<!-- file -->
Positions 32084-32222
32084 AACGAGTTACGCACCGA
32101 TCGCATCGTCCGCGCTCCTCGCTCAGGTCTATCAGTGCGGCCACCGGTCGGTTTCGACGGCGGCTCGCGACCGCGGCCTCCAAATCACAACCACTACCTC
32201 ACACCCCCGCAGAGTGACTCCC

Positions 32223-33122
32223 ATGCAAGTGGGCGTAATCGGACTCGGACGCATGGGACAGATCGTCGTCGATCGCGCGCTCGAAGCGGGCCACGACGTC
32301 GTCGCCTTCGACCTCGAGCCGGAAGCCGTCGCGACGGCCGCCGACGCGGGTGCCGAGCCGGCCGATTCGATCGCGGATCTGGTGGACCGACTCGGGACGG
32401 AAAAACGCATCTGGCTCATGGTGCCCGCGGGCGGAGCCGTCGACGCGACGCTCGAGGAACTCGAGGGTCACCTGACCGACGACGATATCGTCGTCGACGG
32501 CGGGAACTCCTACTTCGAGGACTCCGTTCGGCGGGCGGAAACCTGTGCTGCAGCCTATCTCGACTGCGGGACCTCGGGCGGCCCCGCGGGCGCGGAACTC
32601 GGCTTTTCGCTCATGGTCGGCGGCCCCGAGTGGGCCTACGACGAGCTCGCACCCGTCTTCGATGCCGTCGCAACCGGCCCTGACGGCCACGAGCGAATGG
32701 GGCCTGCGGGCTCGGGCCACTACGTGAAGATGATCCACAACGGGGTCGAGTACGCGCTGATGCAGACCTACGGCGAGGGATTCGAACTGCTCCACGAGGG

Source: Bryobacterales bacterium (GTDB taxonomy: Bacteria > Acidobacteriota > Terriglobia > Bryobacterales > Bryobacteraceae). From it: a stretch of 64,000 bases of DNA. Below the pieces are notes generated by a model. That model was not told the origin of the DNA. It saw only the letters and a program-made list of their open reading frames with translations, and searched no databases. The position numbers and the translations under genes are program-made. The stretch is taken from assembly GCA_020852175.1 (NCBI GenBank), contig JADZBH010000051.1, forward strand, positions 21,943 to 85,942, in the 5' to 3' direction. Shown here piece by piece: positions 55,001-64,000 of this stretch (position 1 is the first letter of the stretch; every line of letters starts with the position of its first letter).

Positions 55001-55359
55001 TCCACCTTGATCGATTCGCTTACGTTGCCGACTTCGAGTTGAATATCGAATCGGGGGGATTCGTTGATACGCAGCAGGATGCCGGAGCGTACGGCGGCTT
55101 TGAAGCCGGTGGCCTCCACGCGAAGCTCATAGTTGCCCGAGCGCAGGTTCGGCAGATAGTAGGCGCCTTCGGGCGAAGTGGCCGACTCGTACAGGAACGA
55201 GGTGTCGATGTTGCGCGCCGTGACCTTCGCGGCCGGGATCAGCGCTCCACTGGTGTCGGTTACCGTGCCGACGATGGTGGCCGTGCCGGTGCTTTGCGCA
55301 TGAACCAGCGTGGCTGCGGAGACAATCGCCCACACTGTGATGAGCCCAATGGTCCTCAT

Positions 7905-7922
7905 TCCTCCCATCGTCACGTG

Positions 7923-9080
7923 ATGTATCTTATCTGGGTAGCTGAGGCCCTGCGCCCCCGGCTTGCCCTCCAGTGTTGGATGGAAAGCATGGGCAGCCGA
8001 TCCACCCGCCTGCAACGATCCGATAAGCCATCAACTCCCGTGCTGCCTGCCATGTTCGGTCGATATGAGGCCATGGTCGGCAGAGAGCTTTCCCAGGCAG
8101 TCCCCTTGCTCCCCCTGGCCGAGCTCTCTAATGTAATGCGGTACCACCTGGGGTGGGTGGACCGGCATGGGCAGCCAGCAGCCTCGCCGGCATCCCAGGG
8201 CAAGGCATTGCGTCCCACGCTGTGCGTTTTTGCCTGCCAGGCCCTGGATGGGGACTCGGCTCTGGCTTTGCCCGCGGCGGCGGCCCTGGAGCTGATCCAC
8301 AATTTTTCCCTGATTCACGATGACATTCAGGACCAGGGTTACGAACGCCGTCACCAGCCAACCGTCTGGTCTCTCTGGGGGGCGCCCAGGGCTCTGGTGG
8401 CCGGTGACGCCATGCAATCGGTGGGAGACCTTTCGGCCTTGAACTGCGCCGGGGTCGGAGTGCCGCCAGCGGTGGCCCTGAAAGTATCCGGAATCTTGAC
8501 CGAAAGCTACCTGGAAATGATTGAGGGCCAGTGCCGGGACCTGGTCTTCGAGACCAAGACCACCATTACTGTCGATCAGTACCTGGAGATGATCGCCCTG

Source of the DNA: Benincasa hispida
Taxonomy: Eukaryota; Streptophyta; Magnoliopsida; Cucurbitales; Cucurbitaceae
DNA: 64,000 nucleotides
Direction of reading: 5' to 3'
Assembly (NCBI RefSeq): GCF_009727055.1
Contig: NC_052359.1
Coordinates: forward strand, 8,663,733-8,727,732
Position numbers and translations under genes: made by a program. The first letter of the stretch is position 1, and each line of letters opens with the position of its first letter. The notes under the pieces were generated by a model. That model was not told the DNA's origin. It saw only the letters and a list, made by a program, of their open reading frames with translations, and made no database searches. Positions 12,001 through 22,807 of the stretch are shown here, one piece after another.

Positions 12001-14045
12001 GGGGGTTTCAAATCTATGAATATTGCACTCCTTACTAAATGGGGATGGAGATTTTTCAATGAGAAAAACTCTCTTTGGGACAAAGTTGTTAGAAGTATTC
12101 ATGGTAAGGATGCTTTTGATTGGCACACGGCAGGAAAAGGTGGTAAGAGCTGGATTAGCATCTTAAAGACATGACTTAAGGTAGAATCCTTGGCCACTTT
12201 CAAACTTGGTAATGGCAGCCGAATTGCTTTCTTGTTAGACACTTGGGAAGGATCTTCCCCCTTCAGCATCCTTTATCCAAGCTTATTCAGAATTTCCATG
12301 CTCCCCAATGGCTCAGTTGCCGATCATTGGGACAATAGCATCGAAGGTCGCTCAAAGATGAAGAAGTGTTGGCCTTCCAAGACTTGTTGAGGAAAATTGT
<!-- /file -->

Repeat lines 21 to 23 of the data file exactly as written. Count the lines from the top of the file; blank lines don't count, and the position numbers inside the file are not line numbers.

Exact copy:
7923 ATGTATCTTATCTGGGTAGCTGAGGCCCTGCGCCCCCGGCTTGCCCTCCAGTGTTGGATGGAAAGCATGGGCAGCCGA
8001 TCCACCCGCCTGCAACGATCCGATAAGCCATCAACTCCCGTGCTGCCTGCCATGTTCGGTCGATATGAGGCCATGGTCGGCAGAGAGCTTTCCCAGGCAG
8101 TCCCCTTGCTCCCCCTGGCCGAGCTCTCTAATGTAATGCGGTACCACCTGGGGTGGGTGGACCGGCATGGGCAGCCAGCAGCCTCGCCGGCATCCCAGGG